BV:  That;'s the beauty of Sue, on TV, in life, and now on stage.  She's so talented, but she doesn't know it. She's truly humble.

JV:  Being that most of the lines are written down on paper (?) How do you prepare for a performance like this?

SS:  By going through the script, over and over again.  Each time we do that, we discover different nuances.  And you have to be very familiar with the lines. No one wants to see us with our heads in a book.

JV:  What I find fascinating with the story is the bond that two people share despite being separated most of their lives after childhood. By all accounts, these two people seem meant for each other, but it’s really a prime example of how life gets in the way sometimes.  Is that accurate?

SS:  Yes, that’s true.  It’s amazing how these characters are such different people, yet the bond they formed in childhood keeps them connected.  And their differences are the basis of their attraction.  Each sees traits in the other that they wish they had themselves, if that makes sense.

BV:  That's a very accurate analysis, Joe. It's like in all those romantic comedy films (that my wife makes me watch!), where the guy doesn't realize he loves her until it's too late.  But whereas in the movies, where he always rushes to the airport and catches her before she gets on the plane, (the classic Hollywood ending), this play keeps it real.

JV:  Bill, I always knew you were a talented guy, but you’ve got an Emmy for sportscasting, you’re an awesome writer, AND you’ve got some acting chops! I know it’s off topic a little, but you were actually once in a Saturday Night Live sketch with Chris Farley. Tell everyone about that:

BV:  Thanks for the great compliment, Joe. I had taken up acting full-time between broadcasting jobs, and was in this skit on SNL where the maintenance people at some high-powered law office perform a variety show over the security cameras after all the suits have left for the day.

There was a foursome in which I  played a gutbucket and pantomimed the words to "Roll Out the Barrel,” while Chris Farley did a crazy dance.  Adam Sandler  and Chris Rock were in the studio waiting to do their part of the skit, but no one was as nice as Farley.  It was a sad thing when he passed away.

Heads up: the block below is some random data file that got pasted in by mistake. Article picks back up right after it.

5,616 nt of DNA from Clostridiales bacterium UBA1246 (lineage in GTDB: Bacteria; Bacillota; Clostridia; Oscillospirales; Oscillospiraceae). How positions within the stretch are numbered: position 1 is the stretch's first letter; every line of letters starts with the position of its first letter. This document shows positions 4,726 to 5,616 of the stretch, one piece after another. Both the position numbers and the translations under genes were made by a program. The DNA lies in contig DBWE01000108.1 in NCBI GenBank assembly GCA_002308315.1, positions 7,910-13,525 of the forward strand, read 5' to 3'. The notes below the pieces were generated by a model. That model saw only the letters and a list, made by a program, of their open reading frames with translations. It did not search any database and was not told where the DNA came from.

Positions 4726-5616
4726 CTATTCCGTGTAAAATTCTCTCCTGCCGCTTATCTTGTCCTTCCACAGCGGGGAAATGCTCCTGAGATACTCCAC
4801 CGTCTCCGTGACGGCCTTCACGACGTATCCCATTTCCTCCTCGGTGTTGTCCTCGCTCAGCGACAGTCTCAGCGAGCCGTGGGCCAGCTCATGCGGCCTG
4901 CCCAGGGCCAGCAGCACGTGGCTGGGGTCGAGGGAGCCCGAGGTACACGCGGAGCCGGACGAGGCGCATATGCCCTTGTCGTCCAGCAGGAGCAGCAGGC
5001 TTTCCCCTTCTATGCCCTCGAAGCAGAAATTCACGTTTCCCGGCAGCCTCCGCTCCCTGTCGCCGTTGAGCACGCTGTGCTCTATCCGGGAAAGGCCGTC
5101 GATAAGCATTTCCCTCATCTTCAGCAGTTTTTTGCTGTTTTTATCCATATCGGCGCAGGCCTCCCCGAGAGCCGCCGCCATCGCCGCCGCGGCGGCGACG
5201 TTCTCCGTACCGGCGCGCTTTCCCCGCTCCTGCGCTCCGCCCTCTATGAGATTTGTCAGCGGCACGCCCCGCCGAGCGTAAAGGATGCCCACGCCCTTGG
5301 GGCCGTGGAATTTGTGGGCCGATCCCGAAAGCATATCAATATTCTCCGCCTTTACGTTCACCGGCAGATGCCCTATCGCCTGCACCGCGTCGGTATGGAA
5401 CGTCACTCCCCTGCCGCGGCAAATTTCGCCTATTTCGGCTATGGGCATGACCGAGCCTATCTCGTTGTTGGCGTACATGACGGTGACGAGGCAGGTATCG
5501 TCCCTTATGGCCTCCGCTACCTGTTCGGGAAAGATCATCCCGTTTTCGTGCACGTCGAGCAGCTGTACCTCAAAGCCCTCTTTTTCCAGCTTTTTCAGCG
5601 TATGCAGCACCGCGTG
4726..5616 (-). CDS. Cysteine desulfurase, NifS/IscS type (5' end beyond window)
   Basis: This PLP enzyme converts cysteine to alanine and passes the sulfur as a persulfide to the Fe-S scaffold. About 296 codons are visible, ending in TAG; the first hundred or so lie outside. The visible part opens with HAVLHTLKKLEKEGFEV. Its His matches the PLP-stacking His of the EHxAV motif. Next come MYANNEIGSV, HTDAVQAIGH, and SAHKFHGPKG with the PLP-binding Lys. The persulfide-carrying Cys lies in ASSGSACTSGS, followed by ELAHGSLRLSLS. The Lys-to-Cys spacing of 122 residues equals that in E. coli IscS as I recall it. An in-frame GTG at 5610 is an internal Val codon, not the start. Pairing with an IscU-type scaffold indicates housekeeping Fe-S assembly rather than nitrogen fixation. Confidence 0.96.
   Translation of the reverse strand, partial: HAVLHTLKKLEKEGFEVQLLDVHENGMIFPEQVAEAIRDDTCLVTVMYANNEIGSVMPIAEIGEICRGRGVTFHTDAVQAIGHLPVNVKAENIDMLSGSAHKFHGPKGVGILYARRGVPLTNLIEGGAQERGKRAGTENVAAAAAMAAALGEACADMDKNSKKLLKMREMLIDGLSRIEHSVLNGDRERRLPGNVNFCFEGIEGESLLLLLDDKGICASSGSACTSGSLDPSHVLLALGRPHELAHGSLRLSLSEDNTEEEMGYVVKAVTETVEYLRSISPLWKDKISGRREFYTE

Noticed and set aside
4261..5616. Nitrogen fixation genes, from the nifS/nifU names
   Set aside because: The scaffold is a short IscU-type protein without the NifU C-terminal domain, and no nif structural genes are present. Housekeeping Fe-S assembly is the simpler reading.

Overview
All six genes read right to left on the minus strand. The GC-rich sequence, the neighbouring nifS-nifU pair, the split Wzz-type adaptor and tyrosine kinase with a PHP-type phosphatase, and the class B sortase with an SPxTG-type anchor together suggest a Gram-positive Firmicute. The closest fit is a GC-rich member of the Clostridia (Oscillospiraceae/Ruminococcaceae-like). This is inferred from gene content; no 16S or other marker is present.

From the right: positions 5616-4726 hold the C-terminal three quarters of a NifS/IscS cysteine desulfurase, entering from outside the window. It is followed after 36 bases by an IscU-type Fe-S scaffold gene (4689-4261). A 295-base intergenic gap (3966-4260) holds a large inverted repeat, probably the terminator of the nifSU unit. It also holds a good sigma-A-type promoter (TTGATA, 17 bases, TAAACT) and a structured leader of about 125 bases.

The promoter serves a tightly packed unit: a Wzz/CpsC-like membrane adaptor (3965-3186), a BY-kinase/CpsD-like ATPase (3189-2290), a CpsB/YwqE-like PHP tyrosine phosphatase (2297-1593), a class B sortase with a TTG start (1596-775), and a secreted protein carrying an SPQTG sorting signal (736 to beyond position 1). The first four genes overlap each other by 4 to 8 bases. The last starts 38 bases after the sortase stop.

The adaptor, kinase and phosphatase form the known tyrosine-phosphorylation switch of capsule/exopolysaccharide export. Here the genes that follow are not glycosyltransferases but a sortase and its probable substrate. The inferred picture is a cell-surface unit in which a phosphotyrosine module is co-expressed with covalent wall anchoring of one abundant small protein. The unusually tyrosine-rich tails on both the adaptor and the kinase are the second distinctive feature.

JV: How different is doing a live play compared to sports reporting?

BV: I often read where people in television say the stage is very different because you have a live audience and get an immediate reaction from them, as compared to being in front of cameras with a few camera people and a floor director. But I always tried to say something that would cause the camera guys or the floor director or my fellow anchors to crack up out loud on the set, and then I figured that the people at home probably laughed, too.

JV: What can people expect to see if they are going to ‘Love Letters’ for the first time?

BV: It's different form most stage plays. The audience will actually be on the stage, very close to us, instead of sitting in the seats below the stage. It's much more intimate. They'll be able to see our faces, our emotions, our expressions in a way that you can't with most plays. But don't tell Sue, or she'll get nervous.

JV: Sue, do you think acting is something you would like to do more of?

SS: Yes!  I found that acting is more outside my comfort zone than I realized it would be, I would love to explore it more.

JV: Could you two see each other working again on another project?

BV: I'd love to do that. Provided we come through this one unscathed. I mean, hopefully we don't get blasted by the critics! But I don't think that will happen. Will it?

“Love Letters” opens on Wednesday, Feb. 29 and ends on Sunday, March 4th.

Get you tickets at the box office HERE!

Contact Joe Vallee at jvallee@philly2philly.com

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Special thanks to Cindy Goldstein at Fox!